This morning I had an email from a lady who is new to cross stitching and wants to join in our Stitch Alongs. She wasn’t being negative and seemed quite happy about starting them but she did mention that the size was a concern. Honestly folks, while I’m not an expert, the size of those three has me a little concerned too. Not really because, as most of you know, not finishing in a timely manner isn’t concerning to me at all.
Here’s part of my response to her and I thought I’d share it here because I know some of you are also concerned about the size.
Three Things Sampler – You might want to stitch the strip that has the house and the trees. That’s still a lot of stitching but maybe something you’d like better than stitching the entire project.
And A Forest Grew – You could easily pick out several trees and wouldn’t even have to spend a lot of time spacing them – decide what size you wanted the piece to be and stitch your favorites. Also, the chart shows several different small pin pillows made using one tree per pillow. That might be fun to add to a dough bowl or frame a few for a little wall grouping.
This one has no border so randomly choosing trees to group together should be easy to do. Also, once you have the chart, you could choose a few trees you like, check out the colors suggested and only buy the floss for those few trees. If there’s a Hobby Lobby or JoAnn’s or any place that has a good selection of DMC, you could always add more floss if needed.
Smith Sampler – You could stitch the bottom row with the house and trees or maybe add the row above the house with the bird or just stitch that row with the bird.
If I were going to do something like that, on Smith House or Three Things Sampler, I would think about how many rows I was going to stitch. I would probably start with the top border, stitch that, then count how many rows I planned to stitch, see how those rows line up with the side borders.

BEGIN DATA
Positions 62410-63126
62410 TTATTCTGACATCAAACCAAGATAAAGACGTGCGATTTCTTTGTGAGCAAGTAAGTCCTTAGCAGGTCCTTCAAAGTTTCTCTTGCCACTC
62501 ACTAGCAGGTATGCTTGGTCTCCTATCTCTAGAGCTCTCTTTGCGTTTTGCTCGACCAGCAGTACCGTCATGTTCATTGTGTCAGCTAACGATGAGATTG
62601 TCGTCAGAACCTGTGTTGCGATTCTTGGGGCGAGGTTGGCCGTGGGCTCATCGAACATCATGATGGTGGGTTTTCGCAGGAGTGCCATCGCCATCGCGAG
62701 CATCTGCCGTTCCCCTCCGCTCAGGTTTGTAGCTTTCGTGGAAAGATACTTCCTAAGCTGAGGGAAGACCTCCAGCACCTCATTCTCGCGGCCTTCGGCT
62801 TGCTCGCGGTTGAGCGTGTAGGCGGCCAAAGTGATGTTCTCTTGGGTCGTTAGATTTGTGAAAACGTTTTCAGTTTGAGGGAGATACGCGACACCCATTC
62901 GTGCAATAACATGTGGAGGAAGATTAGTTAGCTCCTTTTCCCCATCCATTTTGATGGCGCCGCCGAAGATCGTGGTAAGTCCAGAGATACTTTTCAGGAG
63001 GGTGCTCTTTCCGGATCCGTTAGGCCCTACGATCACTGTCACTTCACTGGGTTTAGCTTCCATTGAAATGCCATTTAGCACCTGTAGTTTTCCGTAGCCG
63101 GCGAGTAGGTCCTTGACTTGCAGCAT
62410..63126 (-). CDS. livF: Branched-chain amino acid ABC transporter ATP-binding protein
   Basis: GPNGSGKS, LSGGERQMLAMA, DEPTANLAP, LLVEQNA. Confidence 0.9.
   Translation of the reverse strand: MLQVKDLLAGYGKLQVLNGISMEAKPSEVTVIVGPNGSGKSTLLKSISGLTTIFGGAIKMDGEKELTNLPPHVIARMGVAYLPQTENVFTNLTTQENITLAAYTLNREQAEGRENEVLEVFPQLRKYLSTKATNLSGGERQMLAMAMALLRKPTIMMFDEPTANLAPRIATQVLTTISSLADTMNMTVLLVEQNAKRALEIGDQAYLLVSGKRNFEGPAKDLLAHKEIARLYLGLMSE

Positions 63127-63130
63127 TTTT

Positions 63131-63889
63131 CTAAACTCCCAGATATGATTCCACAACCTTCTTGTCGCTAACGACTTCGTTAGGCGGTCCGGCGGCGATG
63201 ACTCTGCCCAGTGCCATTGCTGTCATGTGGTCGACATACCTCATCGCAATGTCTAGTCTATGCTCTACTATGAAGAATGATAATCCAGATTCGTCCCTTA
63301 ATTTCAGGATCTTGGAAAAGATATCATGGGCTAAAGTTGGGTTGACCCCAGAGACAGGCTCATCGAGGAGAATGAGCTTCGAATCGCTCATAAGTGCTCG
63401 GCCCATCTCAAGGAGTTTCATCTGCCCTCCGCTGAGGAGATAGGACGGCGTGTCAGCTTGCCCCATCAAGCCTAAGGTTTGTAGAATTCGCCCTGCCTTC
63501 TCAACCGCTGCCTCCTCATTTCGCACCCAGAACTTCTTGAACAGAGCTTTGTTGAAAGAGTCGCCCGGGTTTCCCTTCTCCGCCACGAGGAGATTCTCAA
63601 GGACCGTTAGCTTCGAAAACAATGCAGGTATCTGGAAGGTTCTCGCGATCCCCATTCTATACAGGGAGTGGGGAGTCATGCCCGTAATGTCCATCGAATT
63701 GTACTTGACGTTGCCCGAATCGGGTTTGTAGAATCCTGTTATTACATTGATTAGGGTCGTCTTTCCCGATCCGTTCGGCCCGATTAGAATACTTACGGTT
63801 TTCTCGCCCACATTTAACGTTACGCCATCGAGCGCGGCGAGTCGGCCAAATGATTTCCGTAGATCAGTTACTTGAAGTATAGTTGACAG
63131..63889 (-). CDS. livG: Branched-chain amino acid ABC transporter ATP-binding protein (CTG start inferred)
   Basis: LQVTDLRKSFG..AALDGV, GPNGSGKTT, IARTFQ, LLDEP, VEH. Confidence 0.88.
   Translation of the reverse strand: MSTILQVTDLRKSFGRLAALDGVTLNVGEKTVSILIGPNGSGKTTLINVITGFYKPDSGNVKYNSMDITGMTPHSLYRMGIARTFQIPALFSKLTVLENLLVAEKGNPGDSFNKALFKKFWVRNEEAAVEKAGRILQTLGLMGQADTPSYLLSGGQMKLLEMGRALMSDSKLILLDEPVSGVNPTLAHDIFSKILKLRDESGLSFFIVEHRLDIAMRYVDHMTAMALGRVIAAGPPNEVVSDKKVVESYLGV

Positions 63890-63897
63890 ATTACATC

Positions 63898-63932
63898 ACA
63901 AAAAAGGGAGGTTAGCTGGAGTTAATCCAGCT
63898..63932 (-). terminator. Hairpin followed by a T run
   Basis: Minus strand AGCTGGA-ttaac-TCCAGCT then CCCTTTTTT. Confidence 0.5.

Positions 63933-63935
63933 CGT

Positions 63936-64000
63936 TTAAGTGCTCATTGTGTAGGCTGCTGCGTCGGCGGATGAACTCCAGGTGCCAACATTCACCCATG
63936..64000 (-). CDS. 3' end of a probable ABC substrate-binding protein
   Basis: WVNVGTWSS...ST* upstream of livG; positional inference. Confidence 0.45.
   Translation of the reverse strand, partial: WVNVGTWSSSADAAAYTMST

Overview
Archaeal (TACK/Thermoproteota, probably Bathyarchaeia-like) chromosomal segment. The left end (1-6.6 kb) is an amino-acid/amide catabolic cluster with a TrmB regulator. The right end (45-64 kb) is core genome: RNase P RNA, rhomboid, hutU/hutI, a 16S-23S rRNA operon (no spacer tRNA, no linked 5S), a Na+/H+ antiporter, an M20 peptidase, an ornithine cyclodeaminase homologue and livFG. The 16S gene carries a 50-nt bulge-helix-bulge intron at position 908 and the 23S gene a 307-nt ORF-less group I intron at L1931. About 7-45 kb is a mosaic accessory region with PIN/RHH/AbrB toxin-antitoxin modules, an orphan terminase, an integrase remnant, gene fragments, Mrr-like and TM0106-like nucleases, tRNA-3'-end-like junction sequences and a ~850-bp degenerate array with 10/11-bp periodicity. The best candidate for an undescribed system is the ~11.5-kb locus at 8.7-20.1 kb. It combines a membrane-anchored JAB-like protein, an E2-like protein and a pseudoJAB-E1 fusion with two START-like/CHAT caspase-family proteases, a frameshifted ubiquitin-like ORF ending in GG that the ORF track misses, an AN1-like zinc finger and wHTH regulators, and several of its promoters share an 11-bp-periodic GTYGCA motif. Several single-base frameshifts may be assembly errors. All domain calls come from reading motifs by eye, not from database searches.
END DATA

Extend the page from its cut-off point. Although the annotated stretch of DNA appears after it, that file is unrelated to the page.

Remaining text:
I have not done the math – I am simply looking at the picture online but this is a starting idea. This all seems to me a lot like planning quilt borders so if any of you want to try cutting down these charts. I’ll be happy to help you figure it out – just know that I am not an expert and sometimes things don’t work out like I think they will. Make that . . rarely do things work out like I think they will! 🙂
Let’s think about the Smith Sampler. Say you wanted to stitch just the bottom area with the house and peacocks. That would be easy – stitch the top border and then start stitching on the house row. I would leave off the trees on the side borders that are at the top of the side border rows where the house starts because of the corner motif in the top border.
No matter how I was doing it, I would start with the top border, and after I did the math and made good notes, I would stitch at least one side border down to where I thought it should end at the bottom of where I plan to stitch. You can stitch a “framework” (not stitching all the fill in work in case you have to rip out), then stitch the center, adding in any non-stitched rows you need to stitch to be sure it will work, and once you know it will all fit as planned, stitch the bottom border.
Make sense? If not, let’s keep talking about it because I think we can figure this out easily.
Because the border repeats are larger for the Smith Sampler than for Three Things Sampler, I think it would be much easier to do the math and get it to work for Three Things Sampler, but I don’t think Smith House will be hard to figure out either. It seems like it should be like hanging wallpaper – finding the repeats and getting everything lined up.